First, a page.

Bailey Willis Glass Plate Photonegatives Collection
Digitized Content

Summary
Collection ID:
FSA.A1991.06
Creators:
Willis, Bailey, 1857-1949
Dates:
circa 1904
Languages:
English
Physical Description:
160 Items
Glass plate photonegatives
Box 1-13
12.7x20.3 cm, 15.2x25.4 cm
119 Items
Modern copy prints
Box 14-15
12x19.5 cm
Repository:

Scope and Contents
Scope and Contents
Bailey Willis Glass Plate Photonegatives Collection consists of 160 glass plate photonegatives and 119 modern copy prints mostly of Japanese subjects. Depicting Meiji-era Japan and traditional paintings, the photographs are attributed to the prominent American geologist Bailey Willis, who travelled to Japan in 1904 in his return trip from China to the U.S. From 1903 to 1904, Willis led a scientific expedition to China to conduct geological and paleontological investigations under the auspices of the Carnegie Institution of Washington. The expedition was proposed by Dr. Charles D. Walcott, the Director of the U.S. Geological Survey, who would become the fourth Secretary of the Smithsonian Institution in 1907. After the expedition, the Smithsonian Institution took custody of 375 glass plate photonegatives taken by Willis during his Chinese expedition. The current Willis Collection does not retain Chinese glass plate photonegatives, which appear to be housed in the Huntington Library. Twelve original prints of China are in the Charles Lang Freer Papers, acquired by Freer directly from Willis. The Willis Collection richly documents Japanese local scenes, people, buildings, industries, agriculture, and art. It also contains a small number of Middle Eastern and Western images. These photographs are thought to be taken and/or purchased by Willis during his short stay in Japan in 1904, although there is no direct evidence that Willis was the original photographer of any or all of these. Since there are many views of locations that Willis never visited, it seems likely that the plates were acquired from another photographer.

Arrangement
Arrangement
Box 1-3 Japanese paintings; Box 4-11 Japanese scenes; Box 12 Middle Eastern scenes, miscellaneous; Box 13 Western scenes, miscellaneous; Box 14 Japanese painting and scenes; Box 15 Japanese scenes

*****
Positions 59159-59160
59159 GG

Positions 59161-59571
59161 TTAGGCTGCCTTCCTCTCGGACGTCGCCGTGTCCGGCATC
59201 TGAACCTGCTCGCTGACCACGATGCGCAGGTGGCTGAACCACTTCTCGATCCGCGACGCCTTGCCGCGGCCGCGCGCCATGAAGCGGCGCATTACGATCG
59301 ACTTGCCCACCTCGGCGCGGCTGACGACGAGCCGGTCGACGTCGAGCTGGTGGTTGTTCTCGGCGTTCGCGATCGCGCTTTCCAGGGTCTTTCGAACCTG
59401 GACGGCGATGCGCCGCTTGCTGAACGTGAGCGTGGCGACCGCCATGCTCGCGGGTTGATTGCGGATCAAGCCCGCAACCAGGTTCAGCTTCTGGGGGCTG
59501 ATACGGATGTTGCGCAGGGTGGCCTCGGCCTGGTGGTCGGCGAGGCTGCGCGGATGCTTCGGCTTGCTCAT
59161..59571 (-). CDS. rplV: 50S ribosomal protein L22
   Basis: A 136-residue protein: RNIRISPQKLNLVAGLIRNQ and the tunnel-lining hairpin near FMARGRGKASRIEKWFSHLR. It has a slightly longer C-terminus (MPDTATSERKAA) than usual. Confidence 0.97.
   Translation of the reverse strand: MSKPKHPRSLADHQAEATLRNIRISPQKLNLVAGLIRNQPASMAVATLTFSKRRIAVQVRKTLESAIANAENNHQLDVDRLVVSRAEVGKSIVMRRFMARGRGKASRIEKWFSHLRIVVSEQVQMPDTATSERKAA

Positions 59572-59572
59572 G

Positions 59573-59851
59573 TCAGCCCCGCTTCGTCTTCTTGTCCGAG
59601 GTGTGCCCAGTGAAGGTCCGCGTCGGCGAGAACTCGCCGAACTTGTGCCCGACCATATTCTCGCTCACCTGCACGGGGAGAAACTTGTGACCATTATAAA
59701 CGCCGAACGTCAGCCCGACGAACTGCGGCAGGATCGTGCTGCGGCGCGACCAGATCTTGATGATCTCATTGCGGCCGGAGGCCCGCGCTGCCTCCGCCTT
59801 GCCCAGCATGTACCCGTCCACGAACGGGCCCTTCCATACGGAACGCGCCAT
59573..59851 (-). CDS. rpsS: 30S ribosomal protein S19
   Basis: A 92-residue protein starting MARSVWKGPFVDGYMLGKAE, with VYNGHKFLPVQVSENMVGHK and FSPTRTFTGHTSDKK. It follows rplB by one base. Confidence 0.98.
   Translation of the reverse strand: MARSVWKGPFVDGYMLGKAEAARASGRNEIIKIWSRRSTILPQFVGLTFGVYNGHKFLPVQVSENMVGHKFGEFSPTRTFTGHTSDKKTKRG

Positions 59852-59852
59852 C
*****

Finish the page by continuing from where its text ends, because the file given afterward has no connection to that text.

Biographical / Historical
Biographical / Historical
Bailey Willis was born at his parents' country estate at Idlewild-on-Hudson, near Cornwall, New York in 1857. He was the son of Nathaniel Parker Willis, a poet and journalist, and Cornelia (Grinnell) Willis of the prominent New England Grinnell family. His maternal granduncle, Henry Grinnell, was a benefactor of Arctic expeditions. His mother was instrumental in nurturing young Willis's interest in nature and exploration. After his father's death when Willis was ten years old, his mother, concerned about her son's "tendency to dream ineffectually," decided to train him in the stern disciplines of mathematics and science (Willis, A Yanqui in Patagonia 4). At the age of thirteen, Willis began schooling in Germany, where he received rigorous Prussian education.
Biographical / Historical
Returning to New York in 1874, Willis entered the School of Mines at Columbia University, graduating with degrees in Mining Engineering in 1878 and Civil Engineering in 1879. After graduation Willis worked as an assistant for Raphael Pumpelly, a prominent geologist, by estimating iron and coal resources for the Northern Pacific Railroad. Geological work in the Pacific Northwest convinced Willis to support the preservation of Mount Rainier and its surroundings. The Mount Rainier National Park was established by law in 1899.
Biographical / Historical